For every student in this study, language was a major factor in how they approached revision tasks. Interacting with Language captures the students' struggles with learning a language that is difficult to access while simultaneously being expected to manipulate that language in complex ways in order to compose a text. Students' ability to "think English" (as Ms. G told Vivian to do) greatly influenced their ability to identify what to change in a text.

Students in this study showed an awareness of their own struggles with language, indicating metacognitive awareness of their skills. One of the main struggles that six of the participants discussed was vocabulary. Three such examples include Pilar, Joshua, and Corinne. Pilar shared her efforts to express ideas using age-appropriate vocabulary, or "big words." She explained, "It's hard for me to understand the different big words. So I look to the teacher to give me answers many times, and I have to figure out how to use the big words." Joshua attempted to use a thesaurus to look up alternatives to the word get or got, and the words he chose did not always match the definition of the word in context. He did not understand the nuances of the words he was choosing as seen in his selections, but his ability to identify appropriate synonyms was limited by his own knowledge of the English language. Corinne used the word ardent in an essay, but during our interview she could not identify a similar-meaning word to sign or fingerspell it, so she resorted to pointing at the word on the page. Although fingerspelling a word does not itself denote an understanding of the concept, the fluency of the signing and fingerspelling can be an indicator of conceptual understanding (Padden, 2006). Corinne tried to use higher level vocabulary words, but she did not always know their meanings.

In addition to vocabulary, seven of the students did not feel comfortable with their knowledge of grammar or in making corrections to make a text clearer. Vivian shared, "I don't know when something's wrong." Corinne also shared, "I can read it, but I feel if other people read it, they might not know. People might think differently when looking at this (essay)." Both students knew what they wanted to say, but neither one was confident enough with her own language to consider how a reader might interpret the text. When probed, all of the students said the teacher helped them to identify grammatical changes that made the writing clearer.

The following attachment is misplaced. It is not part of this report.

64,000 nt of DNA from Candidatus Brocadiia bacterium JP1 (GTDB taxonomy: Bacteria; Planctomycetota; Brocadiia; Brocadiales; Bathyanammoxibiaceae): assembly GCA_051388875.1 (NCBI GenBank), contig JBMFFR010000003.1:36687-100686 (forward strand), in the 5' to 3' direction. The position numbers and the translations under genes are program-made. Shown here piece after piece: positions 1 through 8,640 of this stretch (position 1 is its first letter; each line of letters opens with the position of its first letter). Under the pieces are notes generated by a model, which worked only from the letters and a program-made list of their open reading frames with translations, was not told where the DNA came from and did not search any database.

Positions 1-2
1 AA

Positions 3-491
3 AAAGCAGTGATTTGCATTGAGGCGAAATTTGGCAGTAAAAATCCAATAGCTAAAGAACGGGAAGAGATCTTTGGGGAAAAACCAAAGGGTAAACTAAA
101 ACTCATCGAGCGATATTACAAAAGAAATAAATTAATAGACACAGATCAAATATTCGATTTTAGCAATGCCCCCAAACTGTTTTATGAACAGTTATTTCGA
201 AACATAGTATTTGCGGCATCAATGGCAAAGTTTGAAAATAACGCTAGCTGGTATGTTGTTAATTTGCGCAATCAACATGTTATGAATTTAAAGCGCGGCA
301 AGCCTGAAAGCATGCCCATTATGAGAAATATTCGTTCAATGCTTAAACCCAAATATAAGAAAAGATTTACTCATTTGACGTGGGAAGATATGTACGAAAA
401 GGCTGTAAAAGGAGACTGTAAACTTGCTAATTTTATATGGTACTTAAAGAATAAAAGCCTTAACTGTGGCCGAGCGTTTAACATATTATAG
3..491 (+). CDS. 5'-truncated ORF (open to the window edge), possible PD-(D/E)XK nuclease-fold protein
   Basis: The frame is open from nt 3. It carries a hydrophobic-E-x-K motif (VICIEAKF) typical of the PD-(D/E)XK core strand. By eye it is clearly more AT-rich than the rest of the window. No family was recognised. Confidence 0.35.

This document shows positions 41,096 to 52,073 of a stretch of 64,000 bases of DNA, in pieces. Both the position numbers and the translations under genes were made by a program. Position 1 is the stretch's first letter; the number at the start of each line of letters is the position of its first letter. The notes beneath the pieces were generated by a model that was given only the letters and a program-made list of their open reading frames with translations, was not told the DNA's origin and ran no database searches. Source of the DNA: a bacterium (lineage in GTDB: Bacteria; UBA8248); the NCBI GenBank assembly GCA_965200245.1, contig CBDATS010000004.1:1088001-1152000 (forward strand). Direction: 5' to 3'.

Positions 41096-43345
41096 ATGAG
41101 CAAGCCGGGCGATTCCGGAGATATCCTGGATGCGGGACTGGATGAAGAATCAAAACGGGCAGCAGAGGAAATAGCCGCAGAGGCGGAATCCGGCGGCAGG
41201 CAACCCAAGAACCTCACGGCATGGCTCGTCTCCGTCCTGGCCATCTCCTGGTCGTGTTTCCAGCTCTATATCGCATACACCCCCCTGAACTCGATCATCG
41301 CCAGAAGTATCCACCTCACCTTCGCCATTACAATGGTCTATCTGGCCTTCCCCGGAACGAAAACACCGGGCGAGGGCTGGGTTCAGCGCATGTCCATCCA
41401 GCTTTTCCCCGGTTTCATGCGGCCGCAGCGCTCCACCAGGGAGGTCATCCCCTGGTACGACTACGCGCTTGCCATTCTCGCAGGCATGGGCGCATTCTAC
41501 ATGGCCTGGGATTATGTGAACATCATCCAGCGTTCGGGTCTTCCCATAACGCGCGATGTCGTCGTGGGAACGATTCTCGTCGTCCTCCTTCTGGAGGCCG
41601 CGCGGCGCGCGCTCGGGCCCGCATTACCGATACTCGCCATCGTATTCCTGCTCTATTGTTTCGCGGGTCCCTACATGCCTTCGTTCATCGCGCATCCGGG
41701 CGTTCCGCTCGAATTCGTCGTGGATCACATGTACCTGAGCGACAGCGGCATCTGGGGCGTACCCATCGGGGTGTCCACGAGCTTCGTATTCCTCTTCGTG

Despite feeling unable to ensure their writing was clear, four of the students mentioned using the grammar check feature in word processing software to identify and correct errors. Students saw the green underlining and knew something was wrong, although they did not always know how to fix the sentence. David described his feelings: "I still don't like it, because when 1 find out the bad grammar ... [the] green underlining doesn't says [sic] what the underline, so sometimes I get ... I really don't like it." Kenny had a different approach. If he could not figure out how to fix the grammar, he deleted the entire sentence to eliminate the green underlining.

Both of these students reflect a common sentiment among the students in this study: When in doubt, the student is always wrong. When teachers made comments on their papers or when the computer flagged a sentence, the other was right. The students did not question the authority of these others. Instead of accepting that it might be okay to have the green underlining or asking the teacher why the change was necessary, the students assumed that they must be wrong and made the changes to the text.

The students in this study were not always confident in their own knowledge of English or their skills, but they attempted to portray confidence in their writing during our interviews. Students spoke confidently of the changes that they had already made and often offered sophisticated reasons for making those changes. However, this confidence came only after the student received feedback from the teacher. When faced with a first-draft text with no comments and asked what changes they would recommend, the confidence level dropped. Suddenly, students were unable to identify changes or explain why they suggested a specific change.

Despite the struggles the students faced as they wrote and revised essays, they displayed resilience in working through difficult tasks. Resilience refers to overcoming some challenge to develop positive or desirable outcomes (Martin & Marsh, 2009). Martin and Marsh argue that the desirable outcomes are in the form of academic success, but for the students in this study, that was not the outcome seen. The challenges faced by the students were the daily frustrations of working in a language they could not easily access and in which they had few opportunities to meaningfully engage. The positive outcome was not necessarily writing and revising but was more reflective of the persistence of the students in the face of such a daunting task. Even when students were not "right" and needed to continue working, they did not give up. If they conferenced with the teacher and did not understand what the teacher wanted, the students did not give up. They may have been frustrated, but the students continued trying to figure out what was expected of them until they were successful (as measured by teacher acceptance of the product). Although the teacher provided many of the answers, students still felt a sense of accomplishment, which could be what encouraged them to persist.